On Wednesday night in midtown Manhattan, Judith Light looked nothing like the lovably quirky, stooped and gray-haired retiree she plays on Amazon’s Transparent, a role that earned her a best supporting actress Emmy nomination.

Dressed in a sharp, tailored, hot pink Zac Posen skirt suit and sky-high heels, the blonde diva, 68, was in caviar heaven at a gallery space on 57th street, celebrating the 30th anniversary of celeb-loved Swiss beauty brand La Prairie’s famed caviar skin product range, which has to be one of the secrets to her flawless skin.

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Transparent’s Judith Light Talks Acting, Aging, and Her Role as Shelly Pfefferman

Tina Brown Hosts VIP Lunch In Honor Of Travelzoo
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To mark 30 years since the launch of its first caviar-based product, skin care label La Prairie collaborated with a group of artists to create “The Art of Caviar,” a traveling exhibition inspired by La Prairie’s Caviar Collection line. The exhibition’s one stop in the U.S. is in New York City on September 7, 2017, and actress and producer Judith Light was on hand to celebrate at the launch event the night before. Ahead of the event, she hopped on the phone with Allure to discuss acting, aging, reiki, and more.

There are a few things that set Judith Light’s nearly five-decade-long career apart. There’s its breadth — her work spans from theater to television to film — and the acclaim she has received: After making her professional debut in in 1970, Light went on to win two Daytime Emmys for her work on the soap opera One Life to Live, star as Angela Bower in the sitcom Who’s the Boss?, win two Tonys for her performances in the plays Other Desert Cities and The Assembled Parties, and nab roles in the television series Ugly BettyDallas, and Jill Soloway’s Transparent. (She’s been nominated for an Emmy for her performance as Shelly Pfefferman in Transparent for the second year in a row.)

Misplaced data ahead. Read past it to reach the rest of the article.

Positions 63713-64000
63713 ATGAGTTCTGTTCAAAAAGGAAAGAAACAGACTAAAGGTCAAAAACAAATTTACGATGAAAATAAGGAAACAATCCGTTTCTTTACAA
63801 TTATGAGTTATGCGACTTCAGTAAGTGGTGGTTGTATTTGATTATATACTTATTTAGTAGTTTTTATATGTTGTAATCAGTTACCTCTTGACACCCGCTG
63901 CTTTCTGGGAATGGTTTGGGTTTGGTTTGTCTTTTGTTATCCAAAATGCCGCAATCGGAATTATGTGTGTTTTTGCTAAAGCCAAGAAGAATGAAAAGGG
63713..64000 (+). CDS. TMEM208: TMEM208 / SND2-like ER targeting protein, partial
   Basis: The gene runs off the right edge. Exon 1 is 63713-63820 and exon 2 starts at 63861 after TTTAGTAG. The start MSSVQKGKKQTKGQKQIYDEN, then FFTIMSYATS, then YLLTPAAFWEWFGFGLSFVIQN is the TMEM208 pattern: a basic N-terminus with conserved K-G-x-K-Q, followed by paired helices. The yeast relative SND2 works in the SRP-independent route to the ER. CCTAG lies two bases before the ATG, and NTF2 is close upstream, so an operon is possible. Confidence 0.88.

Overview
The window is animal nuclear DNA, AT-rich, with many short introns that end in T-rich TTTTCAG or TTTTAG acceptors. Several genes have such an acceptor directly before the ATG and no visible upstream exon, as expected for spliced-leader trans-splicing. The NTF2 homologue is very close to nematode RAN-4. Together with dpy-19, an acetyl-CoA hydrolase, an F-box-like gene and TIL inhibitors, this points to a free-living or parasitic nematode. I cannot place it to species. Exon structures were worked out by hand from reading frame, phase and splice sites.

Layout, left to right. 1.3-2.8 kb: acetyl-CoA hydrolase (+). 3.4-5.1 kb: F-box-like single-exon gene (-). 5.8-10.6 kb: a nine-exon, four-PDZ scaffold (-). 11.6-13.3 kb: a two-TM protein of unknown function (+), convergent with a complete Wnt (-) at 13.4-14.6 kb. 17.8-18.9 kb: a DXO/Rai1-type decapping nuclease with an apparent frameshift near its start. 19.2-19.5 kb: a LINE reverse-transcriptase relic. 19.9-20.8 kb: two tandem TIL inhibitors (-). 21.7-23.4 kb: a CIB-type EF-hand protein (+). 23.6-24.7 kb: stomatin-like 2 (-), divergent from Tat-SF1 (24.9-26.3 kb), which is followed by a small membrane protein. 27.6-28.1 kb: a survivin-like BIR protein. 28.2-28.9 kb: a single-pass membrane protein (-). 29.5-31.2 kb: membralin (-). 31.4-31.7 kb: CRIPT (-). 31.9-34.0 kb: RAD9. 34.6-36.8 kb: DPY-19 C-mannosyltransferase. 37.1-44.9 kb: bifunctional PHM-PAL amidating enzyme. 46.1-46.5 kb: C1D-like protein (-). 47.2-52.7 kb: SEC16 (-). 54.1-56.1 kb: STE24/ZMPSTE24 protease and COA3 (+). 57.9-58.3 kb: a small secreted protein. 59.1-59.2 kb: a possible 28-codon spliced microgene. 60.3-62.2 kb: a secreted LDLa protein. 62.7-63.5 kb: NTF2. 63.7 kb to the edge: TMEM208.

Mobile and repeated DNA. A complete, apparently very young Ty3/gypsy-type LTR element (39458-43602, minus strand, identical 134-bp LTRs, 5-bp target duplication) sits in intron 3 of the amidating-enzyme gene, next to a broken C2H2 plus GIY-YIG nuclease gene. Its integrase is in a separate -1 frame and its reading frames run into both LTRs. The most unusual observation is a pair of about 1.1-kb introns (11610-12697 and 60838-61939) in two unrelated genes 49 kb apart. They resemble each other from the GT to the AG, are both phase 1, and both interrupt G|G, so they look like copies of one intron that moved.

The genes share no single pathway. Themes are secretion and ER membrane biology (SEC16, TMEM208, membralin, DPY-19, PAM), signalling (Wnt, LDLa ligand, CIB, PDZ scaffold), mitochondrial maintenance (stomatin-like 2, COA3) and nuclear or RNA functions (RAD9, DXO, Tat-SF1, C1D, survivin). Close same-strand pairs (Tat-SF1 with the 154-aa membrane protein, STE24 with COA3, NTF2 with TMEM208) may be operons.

And then there’s the depth of the roles Light, 68, continues to play. Instead of her opportunities contracting as she’s gotten older, she has continued to portray characters with “complications,” as she puts it. Take Shelly, for instance: As the ex-wife of Jeffrey Tambor’s Maura, a trans woman who came out in Transparent‘s first season, Shelly is “funny and frightened and lonely,” Light says — a character she can dig into. Allure spoke with Light about the entertainment industry’s evolving attitude toward women (and older women), her take on aging, and the quote she returns to every morning to stay present.

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Judith Light promises ‘Transparent’s’ Shelly is finding her true voice


Most recently, Light’s been playing Shelly Pfefferman on Jill Soloway’s series “Transparent,” a role that has nabbed her a supporting actress Emmy nomination for a second year in a row. Shelly finally began to blossom after several seasons of lurking in the shadow of her transitioning ex-husband Maura’s journey of self-discovery.

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Judith Light reflects on her long, varied career

Emmy spotlight: Judith Light triumphs as Shelly Pfefferman in ‘Transparent’ Season 3

By Tony Ruiz

judith light transparent

The third season of Amazon’s groundbreaking series “Transparent” was released back in September of 2016. And while Jill Soloway’s dramedy continued to showcase one of television’s finest ensembles — led by two-time Emmy-winner Jeffrey Tambor — this season belonged to Judith Light, whose performance as Shelly Pfefferman deserves serious awards consideration and could bring the actress her first Primetime Emmy.

The stage and screen veteran has already amassed an impressive list of awards and nominations. She earned two Daytime Emmys for Best Actress for her role as housewife-turned-prostitute Karen Wolek on ABC’s “One Life to Live.” An accomplished stage actress, Light’s work has earned her three consecutive Tony nominations for Featured Play Actress, winning in 2012 for “Other Desert Cities” and in 2013 for “The Assembled Parties.” She has yet to win at the Primetime Emmys despite nominations for Comedy Guest Actress for “Ugly Betty” (2007) and Comedy Supporting Actress for “Transparent” (2016) Read more

Shelly Pfefferman Is the “Fragile, Tender” Guide Judith Light Needed